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This is an episode that I may slightly like more today than I did in my youth. The space scenes are practically nonexistent and the hand to hand combat is, shall we say, lacking. However, today I appreciate some of the other elements that didn't mean a whole lot then.
Alas, we have here another Trek story where some random aliens test humanity (or at least humanoids, as there is a Klingon and a Vulcan in the mix) by pitting our heroes against some notorious opponents. The concept, in its broad form was pretty tired by this time in the run of the series and you can just imagine the writer(s) scratching their heads to come up with a new wrinkle on the formula.
|How about having the crew meet Abraham Lincoln?!|
As goofy as the premise of the giant floating image of Abe in space is, I rather enjoyed the scenes were Lincoln is aboard the Enterprise. Kirk is obviously thrilled to be meeting one of his personal heroes and the other members of the crew play along. Of course Kirk knows he isn't meeting the real Abe but plans to enjoy the encounter while he tries to figure out just what's going on. Kirk gives a scaled back "risk is our business" talk while he and the crew debate beaming down to the alien planet with Mr. Lincoln. Again, this is a redo but I didn't mind it so much.
Once the action turns to the planet's surface, the game begins with the introduction by a representative of the world's inhabitants, a weird rock creature with pincers for hands. Fun. The costume/effect for the alien is not so bad, especially for a budget-starved Third Season episode. At this point we meet Surak, the remaining "good" guy and the "evil" opponents. There is enough time spent with Surak that we get some actual development of the Vulcan peoples' backstory. Surak, the original hippy Vulcan, does live true to his ideals. Those ideals are ones that Spock understands, even if he doesn't necessarily agree with them. Spock always has more flexibility which is true to his character. I enjoyed seeing Spock alongside a different Vulcan character besides Spock's father.
Surak, and the introduction of Kahless, the Klingon figure give this episode more importance than it might otherwise merit. Unfortunately the villains are poorly represented. Kahless is introduced and does little else but participate in the melee. Genghis Kahn and Zora (?) are just filler, though Kahn does get to throw a few spears. Colonel Green is the only one of the baddies that has any character at all and he's pretty predictable. Philip Pine gives a good performance as the sleazy despot who talks about mutual cooperation while he plans to attack. In the end, the episode doesn't really have enough time to fully explore the good v. evil ideas and gives us a pat unsatisfying conclusion. The crew is victorious and the aliens learn some dubious things about good and evil. So, with all these planets where apparently powerful life forms capture and torment Federation people, does Starfleet just tell everyone to avoid the area like the plague or do they get a force of ships to come back and deliver some payback?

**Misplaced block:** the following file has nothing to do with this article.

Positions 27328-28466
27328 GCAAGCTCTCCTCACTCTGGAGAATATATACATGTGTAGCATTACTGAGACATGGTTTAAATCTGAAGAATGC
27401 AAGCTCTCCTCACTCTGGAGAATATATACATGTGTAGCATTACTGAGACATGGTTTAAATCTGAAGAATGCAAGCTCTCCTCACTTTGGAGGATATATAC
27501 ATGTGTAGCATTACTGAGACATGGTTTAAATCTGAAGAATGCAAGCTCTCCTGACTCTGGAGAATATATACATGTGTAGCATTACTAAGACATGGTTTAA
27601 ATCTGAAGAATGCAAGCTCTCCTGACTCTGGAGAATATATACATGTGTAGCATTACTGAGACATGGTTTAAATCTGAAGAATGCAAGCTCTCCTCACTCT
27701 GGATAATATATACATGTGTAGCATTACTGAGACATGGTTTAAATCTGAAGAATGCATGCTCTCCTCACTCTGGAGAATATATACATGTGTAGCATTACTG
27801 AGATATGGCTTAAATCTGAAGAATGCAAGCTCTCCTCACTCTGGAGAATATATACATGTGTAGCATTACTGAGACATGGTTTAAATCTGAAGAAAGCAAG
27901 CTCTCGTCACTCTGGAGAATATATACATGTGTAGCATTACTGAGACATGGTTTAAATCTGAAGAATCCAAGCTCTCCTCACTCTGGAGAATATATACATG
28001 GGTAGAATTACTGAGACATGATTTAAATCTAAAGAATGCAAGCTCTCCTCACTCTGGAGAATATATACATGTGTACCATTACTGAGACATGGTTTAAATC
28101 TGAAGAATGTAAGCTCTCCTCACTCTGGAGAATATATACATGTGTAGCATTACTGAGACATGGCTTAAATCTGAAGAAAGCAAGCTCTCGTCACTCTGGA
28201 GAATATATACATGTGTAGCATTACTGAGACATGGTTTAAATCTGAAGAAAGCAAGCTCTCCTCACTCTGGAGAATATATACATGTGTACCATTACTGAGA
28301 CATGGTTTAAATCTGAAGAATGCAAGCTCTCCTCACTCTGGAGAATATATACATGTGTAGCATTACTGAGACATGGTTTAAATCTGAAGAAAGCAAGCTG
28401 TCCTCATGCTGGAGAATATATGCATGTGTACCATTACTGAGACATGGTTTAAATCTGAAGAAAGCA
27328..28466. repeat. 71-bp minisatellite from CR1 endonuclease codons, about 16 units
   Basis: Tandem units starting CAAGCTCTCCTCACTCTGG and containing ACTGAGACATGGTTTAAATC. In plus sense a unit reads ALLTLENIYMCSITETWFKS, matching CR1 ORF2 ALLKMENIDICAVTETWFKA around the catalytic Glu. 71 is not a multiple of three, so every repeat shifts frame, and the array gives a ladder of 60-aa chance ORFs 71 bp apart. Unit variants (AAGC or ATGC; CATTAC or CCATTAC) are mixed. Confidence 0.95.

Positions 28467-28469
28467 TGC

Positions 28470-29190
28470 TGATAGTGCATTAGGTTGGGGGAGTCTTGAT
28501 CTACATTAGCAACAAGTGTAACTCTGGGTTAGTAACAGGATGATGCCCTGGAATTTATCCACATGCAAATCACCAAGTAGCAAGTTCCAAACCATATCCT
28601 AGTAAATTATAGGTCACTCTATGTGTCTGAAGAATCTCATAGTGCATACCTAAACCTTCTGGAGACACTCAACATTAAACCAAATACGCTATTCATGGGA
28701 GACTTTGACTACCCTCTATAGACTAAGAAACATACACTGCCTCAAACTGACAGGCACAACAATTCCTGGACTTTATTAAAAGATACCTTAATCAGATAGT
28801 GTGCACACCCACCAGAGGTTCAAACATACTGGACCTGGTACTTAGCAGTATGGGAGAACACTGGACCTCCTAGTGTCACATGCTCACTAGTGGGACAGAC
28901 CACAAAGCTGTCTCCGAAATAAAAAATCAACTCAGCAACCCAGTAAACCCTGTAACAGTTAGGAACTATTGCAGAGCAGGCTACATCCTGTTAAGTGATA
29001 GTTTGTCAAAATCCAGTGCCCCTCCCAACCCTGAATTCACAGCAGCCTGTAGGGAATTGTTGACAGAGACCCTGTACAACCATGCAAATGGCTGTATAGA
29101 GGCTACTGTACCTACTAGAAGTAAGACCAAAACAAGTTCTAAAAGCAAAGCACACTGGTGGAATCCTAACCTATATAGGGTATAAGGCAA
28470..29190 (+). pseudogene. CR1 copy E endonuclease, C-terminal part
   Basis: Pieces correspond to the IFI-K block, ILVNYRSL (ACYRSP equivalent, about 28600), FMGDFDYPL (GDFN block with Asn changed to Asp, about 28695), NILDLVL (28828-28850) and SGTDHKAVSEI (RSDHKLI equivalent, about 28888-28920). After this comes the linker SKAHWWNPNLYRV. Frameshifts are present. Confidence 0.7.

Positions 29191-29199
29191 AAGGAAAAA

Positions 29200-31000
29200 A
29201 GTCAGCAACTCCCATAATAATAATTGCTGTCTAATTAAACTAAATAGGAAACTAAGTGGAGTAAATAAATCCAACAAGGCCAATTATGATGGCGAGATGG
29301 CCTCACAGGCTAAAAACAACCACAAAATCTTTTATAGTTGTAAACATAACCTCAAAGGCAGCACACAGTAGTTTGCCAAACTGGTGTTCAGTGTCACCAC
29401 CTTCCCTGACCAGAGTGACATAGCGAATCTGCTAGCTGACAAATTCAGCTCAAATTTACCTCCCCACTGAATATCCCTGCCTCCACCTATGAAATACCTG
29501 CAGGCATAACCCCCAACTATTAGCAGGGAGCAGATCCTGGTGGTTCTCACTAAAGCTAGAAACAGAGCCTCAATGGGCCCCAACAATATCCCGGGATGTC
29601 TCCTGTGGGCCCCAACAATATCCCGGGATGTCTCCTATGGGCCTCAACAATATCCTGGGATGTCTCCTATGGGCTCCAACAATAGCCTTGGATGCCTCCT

So, I'm sure Eric will label this one with a resounding "meh". I have to say, the episode is quite flawed and derivative but it does stick with me. Or maybe I'm just grading this one on a season 3 curve.
“The Savage Curtain” is yet another mehpisode, but I am somewhat fond of it because it features Abraham Lincoln (or Kirk's conception of Lincoln). I too am fascinated by our sixteenth President. And having him show up in the teaser is actually fairly effective as a hook. It is also interesting to see Surak for the first time. He behaves as one would expect the father of Vulcan philosophy to act. And it's fun to meet Kahless as well, although he does nothing except scowl and fight. (The founder of the Klingon warrior tradition is given much better treatment in TNG and DS9.) But this is where the positives end.
The plot of an alien intelligence testing the Enterprise crew is derivative and pointless. At least in “Arena” there is a sense that Kirk might lose to the Gorn. But here there is no doubt that Kirk and Spock and their heroes will win. And the contrived motivation of the Enterprise engines exploding after X number of minutes/hours is beyond tiresome at this point.
The plot offers no surprises or real interest. The only villain with any appreciable lines is Col. Greene, and he is predictably teacherous. In the end, no real people die and nothing of consequence happens. Yarnek and his fellow Excalbians gain no appreciation of the difference between good and evil, despite the pseudo-philosophic discussion with Kirk. The only effect that might be positive is that Kirk and Spock feel they've met monumental historical figures, but even then, Lincoln and Surak are only Kirk and Spock's idealized versions—thrilling for them, no doubt, but ultimately meaningless. Which also sums up “The Savage Curtain.”
Next time: “All Our Yesterdays”